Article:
Friday, August 24, 2012

MATERIALS: John Dolman, Jr.

PURPOSE:  To give students some basic concept to refer to and discuss.
SOURCE:  “The Art of Acting” by John Dolman, Jr  (1949)

“There is hardly anyone who does not at some time in his life feel the impulse to project himself imaginatively into another character; to mimic some other person, real or imaginary or to masquerade as somebody or something that he is not.”
“There is nothing new or transitory about this impulse.  It is as old as the human race and is even more obvious in children and savages [sic] than in civilized adults.  It does not make everybody a good actor in the artistic sense; yet it must have some significance in relation to the nature of good acting, and to the nature of that universal appeal which good acting and good drama are known to have.”
“Our modern civilization and cutlure are after all relatively new in human history, and decidedly external and objective; that subjectively and emotionally we are much the same as our ancestors, and that the soundest art today is that which, beneath its apparent refinement, makes the most honest and most basic appeal to the real human beings.”

“Certainly (this) is ancient and universal, for it is observable not only in the youngest children and the most primitive man, but in other animals as well.”
“Biologically, imitation is an extremely important element in selective evaluation, for individuals possessing an imitative instinct naturally imitate their surviving elders -- whose traits are presumably conducive to survival, else they would not have survived -- so increase their own chances of survival.”
“To understand its significance as a motive in primitive acting, however, we must think of it not alone but in association with other motives.”

“It is commonly accepted that the origins of drama are to be found in religious observance.”
“The essential element in the religious motive is the supernatural, the transcendent, the otherworldly -- in short, the magic.”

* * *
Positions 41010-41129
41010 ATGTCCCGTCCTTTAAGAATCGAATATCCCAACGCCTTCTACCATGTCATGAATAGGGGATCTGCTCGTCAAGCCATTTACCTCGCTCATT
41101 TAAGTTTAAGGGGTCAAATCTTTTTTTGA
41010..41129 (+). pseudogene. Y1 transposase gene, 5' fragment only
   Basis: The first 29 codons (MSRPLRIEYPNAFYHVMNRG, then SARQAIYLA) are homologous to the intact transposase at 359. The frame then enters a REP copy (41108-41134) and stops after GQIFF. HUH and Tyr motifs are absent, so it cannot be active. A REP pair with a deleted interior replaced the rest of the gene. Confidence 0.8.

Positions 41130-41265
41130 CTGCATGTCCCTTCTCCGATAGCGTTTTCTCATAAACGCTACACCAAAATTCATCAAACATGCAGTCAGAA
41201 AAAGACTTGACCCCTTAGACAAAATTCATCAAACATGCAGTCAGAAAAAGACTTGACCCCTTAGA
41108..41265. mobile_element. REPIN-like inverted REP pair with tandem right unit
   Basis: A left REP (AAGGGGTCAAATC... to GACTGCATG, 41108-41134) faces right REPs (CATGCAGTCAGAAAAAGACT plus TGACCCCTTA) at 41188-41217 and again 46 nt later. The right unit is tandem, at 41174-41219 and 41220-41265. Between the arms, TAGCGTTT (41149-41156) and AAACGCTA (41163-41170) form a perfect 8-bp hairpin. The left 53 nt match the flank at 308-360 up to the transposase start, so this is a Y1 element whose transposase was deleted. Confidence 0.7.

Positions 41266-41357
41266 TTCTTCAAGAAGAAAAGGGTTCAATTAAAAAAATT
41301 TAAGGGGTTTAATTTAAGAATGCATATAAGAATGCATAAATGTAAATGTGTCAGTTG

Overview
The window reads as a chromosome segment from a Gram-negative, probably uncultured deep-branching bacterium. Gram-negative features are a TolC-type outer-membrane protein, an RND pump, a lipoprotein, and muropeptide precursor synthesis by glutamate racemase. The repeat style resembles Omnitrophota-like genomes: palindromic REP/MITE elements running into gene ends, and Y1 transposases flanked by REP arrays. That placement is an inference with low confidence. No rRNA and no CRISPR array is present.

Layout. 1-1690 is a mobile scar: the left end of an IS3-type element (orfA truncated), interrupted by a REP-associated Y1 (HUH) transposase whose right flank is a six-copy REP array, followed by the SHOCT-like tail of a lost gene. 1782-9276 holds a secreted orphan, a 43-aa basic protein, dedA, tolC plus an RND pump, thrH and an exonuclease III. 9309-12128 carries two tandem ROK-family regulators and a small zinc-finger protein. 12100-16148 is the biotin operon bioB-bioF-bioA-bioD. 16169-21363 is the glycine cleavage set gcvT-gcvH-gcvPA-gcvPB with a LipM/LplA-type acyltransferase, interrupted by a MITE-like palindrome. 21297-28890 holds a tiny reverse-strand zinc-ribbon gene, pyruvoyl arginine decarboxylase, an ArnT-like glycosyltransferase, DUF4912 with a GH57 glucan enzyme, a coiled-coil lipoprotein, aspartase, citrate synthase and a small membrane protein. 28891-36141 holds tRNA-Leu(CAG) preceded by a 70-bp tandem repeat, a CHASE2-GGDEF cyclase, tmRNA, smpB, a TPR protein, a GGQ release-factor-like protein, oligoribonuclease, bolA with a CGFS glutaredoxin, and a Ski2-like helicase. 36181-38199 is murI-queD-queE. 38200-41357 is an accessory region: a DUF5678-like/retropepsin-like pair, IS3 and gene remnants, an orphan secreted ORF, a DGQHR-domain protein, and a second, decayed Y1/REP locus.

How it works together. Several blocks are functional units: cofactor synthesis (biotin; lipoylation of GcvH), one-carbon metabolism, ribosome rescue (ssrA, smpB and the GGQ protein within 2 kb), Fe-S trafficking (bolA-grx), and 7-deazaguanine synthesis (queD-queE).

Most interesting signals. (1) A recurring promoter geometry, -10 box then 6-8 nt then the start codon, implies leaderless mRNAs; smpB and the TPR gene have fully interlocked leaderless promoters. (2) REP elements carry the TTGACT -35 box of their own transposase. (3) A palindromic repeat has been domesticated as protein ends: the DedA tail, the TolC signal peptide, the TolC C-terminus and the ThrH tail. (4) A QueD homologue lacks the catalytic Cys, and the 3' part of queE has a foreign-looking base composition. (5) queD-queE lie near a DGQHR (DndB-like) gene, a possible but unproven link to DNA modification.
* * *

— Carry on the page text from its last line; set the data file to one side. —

“The function of acting in its religious association has always been . . to inspire, to elevate, to point to the gods.”
“Because the mimetic is the most vivid way of expressing thought or feeling it, was inevitably the way chosen to express primitive man’s most vivid thoughts and feelings, including his religious ones.  and because the vivid expression of the most vivid thoughts and feelings is the essence of drama, it is not surprising that drama has again and again grown out of religious mimetics in many ages and in many parts of the world.”

“The mimetic impulse is very early and very fundamentally associated with the impulse to inform, to convey messages and ideas, report facts, and perpetuate memories.

“The impulse to instruct and educate grows naturally out of the impulse to communicate or inform.”
“One of the most highly developed forms of mimicry among primitive peoples is that which has for its purpose the instruction of the young initiate in the religions, traditions, and social customs of his tribe.”

“Fantastic adornment involving totemic imitation, and especially in the form of masks, could hardly have existed very long before the idea of terrorization  become involved, to play a most important part in the development of the drama.”
“It served very effectively to solemnize the initiation ritual.”
“A second use . . . appeared in savage warfare.”
“. . . directed against enemy gods and evil spirits, who might b supporting human enemies by threatening in their own right.”

“. . .Through emotional intoxication -- sometimes assisted, perhaps, by intoxication of another sort.  By dressing in his war harness, and mimicking the actions of fighting, dancing, shouting, and boasting, the savage got himself into such a state of emotional fervor that he felt much braver and stronger than he really was; and in that state of illusion he went into battle.”

“Possibly more human beings, past and present, have employed mimicry for the fun of it than for any other reason.”
“Yet it is a curious fact that entertainment seems always to have been a second rather than a primary motive, arrived at more or less by accident.”
“The play impulse arose from two things: leisure time and freedom from the pressure of fear and necessity.”
“Two elements deserve special mention. . . the first of these is the element of release . . .the element. . . at the rest of the festive or holiday spirit everywhere . . . The second element is that of vicarious experience.”

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